Today’s big debate about the size of stimulus checks has a number of similarities to the debates that surround any other program that spends government money. Almost every single fucking government aid program is delivered as a tax credit, or is means tested, or has some other baroque mechanism attached to it to make sure that someone with “too much money” doesn’t benefit from the program. It seems like our policymakers believe that it’s almost as big a tragedy for someone undeserving to get a dollar from the government as it is for someone else to starve to death for lack of a government dollar. And don’t get me started on tax free health savings accounts and other bets that you have to make on how sick you’re going to get this year in order to use your own pre-tax money to pay for costly healthcare.
Here’s the thing: the simple remedy for any “overpayment” of government assistance is taxation. If I make too much money to “deserve” a $2,000 stimulus check, tax it back. If someone gets food stamps but they made $150K last year, tax it back. Instead of attaching some kind of one-off means test to every government program, thus making each of them overly complicated and less likely to help the target population, just track the handouts from each program and trust that next year’s taxes will settle accounts.
Why doesn’t this happen? I can think of a couple of reasons. First, taxes are politically radioactive and no politician wants to be accused of “raising taxes” even though taxing back a gain that a means-tested program wouldn’t have given you in the first place isn’t “raising taxes”. Second, people are addicted to tax returns, a.k.a giving an interest-free loan to Uncle Sam and getting it back in a check, and taxing back programs would lessen returns, or maybe you’d even owe money on April 15. Third, nobody trusts that taxes are collected fairly and equitably. Fourth, removing the discussion about “deserving poor” from debates over government programs would probably mean that more government money would be distributed, which so-called “conservatives” and some “moderates” wouldn’t like.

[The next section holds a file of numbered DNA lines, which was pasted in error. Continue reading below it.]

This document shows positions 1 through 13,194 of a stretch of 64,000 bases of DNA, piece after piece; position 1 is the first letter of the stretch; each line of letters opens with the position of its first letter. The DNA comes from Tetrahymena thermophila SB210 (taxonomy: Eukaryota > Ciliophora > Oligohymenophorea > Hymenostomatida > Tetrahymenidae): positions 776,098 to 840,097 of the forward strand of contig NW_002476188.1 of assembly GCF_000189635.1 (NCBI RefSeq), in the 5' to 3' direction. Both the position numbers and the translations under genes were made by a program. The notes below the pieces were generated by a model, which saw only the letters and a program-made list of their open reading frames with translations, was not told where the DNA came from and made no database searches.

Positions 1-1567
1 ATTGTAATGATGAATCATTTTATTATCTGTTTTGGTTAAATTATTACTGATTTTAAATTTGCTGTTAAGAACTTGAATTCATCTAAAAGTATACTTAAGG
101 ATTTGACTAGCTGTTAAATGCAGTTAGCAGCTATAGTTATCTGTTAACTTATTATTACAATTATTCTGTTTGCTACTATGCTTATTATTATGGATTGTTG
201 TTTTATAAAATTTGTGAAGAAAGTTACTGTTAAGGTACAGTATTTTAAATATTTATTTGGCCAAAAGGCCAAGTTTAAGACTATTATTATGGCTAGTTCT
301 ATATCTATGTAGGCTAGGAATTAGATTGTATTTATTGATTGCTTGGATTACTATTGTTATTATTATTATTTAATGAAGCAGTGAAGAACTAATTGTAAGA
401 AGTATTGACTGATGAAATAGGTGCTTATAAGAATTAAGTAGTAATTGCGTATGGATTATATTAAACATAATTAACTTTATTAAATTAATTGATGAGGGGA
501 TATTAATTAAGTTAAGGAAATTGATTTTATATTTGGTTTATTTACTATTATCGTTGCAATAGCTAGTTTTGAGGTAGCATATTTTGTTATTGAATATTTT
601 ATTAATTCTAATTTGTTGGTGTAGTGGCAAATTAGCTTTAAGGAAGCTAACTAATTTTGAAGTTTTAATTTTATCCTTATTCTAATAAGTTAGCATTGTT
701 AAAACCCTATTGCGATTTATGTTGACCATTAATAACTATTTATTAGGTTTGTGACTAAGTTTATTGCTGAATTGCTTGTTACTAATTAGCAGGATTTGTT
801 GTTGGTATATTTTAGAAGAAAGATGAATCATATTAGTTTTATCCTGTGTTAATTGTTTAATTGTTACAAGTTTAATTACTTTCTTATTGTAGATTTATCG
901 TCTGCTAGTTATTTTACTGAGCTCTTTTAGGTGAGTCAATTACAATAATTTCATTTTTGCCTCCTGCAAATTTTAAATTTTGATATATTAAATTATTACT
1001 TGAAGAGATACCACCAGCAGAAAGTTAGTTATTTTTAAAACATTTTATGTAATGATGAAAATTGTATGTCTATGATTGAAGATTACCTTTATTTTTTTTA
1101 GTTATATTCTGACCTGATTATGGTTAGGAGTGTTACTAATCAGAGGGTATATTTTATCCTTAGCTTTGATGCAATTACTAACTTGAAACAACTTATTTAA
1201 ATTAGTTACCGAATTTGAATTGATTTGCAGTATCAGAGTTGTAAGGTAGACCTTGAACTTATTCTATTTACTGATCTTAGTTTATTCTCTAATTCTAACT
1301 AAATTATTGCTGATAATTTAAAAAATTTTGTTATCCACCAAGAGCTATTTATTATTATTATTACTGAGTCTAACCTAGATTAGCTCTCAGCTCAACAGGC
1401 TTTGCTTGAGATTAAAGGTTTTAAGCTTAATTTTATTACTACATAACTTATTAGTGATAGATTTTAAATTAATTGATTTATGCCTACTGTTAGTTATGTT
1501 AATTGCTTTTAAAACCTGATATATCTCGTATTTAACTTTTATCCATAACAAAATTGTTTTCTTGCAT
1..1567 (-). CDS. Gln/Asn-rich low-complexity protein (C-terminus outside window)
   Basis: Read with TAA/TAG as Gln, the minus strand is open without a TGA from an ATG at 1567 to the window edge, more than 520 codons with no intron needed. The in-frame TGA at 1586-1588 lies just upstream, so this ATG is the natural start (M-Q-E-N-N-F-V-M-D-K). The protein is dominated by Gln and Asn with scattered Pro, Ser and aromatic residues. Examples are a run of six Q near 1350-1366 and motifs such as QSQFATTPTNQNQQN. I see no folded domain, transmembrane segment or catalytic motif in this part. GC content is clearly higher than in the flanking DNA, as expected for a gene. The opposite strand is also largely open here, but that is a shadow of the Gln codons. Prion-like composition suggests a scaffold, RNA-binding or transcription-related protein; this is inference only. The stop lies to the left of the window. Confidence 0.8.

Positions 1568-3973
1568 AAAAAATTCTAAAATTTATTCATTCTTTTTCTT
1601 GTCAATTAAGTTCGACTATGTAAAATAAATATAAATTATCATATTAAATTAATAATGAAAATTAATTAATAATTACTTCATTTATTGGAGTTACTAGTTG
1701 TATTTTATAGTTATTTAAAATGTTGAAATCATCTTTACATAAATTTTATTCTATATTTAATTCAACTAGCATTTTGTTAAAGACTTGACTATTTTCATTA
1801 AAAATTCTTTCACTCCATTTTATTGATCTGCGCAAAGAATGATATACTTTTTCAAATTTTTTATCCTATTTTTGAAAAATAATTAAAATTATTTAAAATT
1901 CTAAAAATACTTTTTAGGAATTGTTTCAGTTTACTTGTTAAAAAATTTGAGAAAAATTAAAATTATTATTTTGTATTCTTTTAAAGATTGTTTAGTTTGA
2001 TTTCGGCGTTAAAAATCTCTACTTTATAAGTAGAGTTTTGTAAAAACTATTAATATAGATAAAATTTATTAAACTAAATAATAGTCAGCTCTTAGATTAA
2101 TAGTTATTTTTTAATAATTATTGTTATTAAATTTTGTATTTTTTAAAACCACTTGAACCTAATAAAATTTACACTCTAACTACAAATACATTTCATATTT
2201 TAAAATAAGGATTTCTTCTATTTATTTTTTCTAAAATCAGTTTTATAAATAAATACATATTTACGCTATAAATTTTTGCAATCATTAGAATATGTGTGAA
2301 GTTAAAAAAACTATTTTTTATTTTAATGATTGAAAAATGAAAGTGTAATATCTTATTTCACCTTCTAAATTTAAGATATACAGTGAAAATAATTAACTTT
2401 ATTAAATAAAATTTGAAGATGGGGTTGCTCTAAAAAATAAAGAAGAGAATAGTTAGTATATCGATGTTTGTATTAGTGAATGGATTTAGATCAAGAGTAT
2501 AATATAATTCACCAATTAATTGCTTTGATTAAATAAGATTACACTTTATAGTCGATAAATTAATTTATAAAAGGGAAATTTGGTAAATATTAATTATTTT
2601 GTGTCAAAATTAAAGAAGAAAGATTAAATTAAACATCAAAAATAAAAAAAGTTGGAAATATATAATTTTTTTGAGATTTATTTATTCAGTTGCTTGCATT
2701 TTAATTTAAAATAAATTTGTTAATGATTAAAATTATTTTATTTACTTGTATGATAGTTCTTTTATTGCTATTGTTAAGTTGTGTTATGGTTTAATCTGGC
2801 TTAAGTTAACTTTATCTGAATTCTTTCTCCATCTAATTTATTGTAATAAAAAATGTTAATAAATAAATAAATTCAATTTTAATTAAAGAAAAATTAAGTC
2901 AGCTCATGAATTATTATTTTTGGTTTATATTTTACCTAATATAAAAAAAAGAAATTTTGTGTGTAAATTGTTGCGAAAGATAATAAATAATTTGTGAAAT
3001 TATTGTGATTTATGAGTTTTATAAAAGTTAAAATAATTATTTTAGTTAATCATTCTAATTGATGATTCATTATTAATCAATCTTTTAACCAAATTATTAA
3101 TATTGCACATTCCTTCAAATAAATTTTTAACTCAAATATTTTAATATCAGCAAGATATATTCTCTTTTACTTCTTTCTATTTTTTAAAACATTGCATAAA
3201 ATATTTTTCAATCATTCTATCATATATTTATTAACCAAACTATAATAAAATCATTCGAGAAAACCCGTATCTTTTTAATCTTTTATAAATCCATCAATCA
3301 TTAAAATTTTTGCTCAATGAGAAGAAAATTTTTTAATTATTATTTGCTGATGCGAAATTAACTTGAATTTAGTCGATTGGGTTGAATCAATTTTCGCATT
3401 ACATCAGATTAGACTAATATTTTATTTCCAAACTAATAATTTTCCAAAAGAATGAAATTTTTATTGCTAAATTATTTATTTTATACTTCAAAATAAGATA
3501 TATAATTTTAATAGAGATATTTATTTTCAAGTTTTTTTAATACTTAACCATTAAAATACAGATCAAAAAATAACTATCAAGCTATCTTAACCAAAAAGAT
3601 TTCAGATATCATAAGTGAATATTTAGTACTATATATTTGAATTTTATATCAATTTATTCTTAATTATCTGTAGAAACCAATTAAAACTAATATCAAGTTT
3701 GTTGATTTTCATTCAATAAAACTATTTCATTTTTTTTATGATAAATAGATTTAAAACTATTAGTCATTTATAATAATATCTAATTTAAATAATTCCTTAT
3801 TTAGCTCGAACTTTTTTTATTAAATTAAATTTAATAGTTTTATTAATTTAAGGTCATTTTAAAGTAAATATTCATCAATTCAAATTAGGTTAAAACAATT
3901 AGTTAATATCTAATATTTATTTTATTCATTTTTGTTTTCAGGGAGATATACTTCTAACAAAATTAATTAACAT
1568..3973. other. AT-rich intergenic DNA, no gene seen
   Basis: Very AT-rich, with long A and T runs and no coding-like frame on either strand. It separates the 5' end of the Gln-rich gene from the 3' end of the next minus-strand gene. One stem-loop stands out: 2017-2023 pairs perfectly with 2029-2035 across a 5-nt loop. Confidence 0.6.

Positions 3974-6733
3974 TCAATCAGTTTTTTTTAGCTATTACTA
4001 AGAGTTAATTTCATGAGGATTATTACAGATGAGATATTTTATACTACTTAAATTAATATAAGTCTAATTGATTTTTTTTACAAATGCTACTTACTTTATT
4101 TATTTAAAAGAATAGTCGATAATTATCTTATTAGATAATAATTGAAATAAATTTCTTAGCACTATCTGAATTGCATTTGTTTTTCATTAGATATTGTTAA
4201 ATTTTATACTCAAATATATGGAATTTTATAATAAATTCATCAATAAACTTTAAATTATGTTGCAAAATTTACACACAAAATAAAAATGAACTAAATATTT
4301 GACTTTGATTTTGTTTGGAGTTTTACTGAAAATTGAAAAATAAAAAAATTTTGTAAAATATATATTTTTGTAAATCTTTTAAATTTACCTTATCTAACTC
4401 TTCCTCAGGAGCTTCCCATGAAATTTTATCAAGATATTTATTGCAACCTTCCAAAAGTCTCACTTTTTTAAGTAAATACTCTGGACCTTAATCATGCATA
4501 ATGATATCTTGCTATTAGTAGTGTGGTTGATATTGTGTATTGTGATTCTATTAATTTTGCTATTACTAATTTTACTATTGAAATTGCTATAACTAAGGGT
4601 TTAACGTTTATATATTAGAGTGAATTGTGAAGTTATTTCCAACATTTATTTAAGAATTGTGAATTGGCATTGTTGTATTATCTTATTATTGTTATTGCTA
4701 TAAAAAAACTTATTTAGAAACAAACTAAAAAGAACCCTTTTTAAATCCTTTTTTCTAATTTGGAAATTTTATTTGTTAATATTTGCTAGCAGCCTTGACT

Anyway, this is my brilliant and sophisticated policy post of the year. (/s) Just stop worrying about who deserves what, hand out the money, and tax it back later if someone got too much.
(Also, I understand that part of the stimulus debate is based on the fact that higher income folks don’t spend the check, but so what, since we’re going to tax it back anyway.)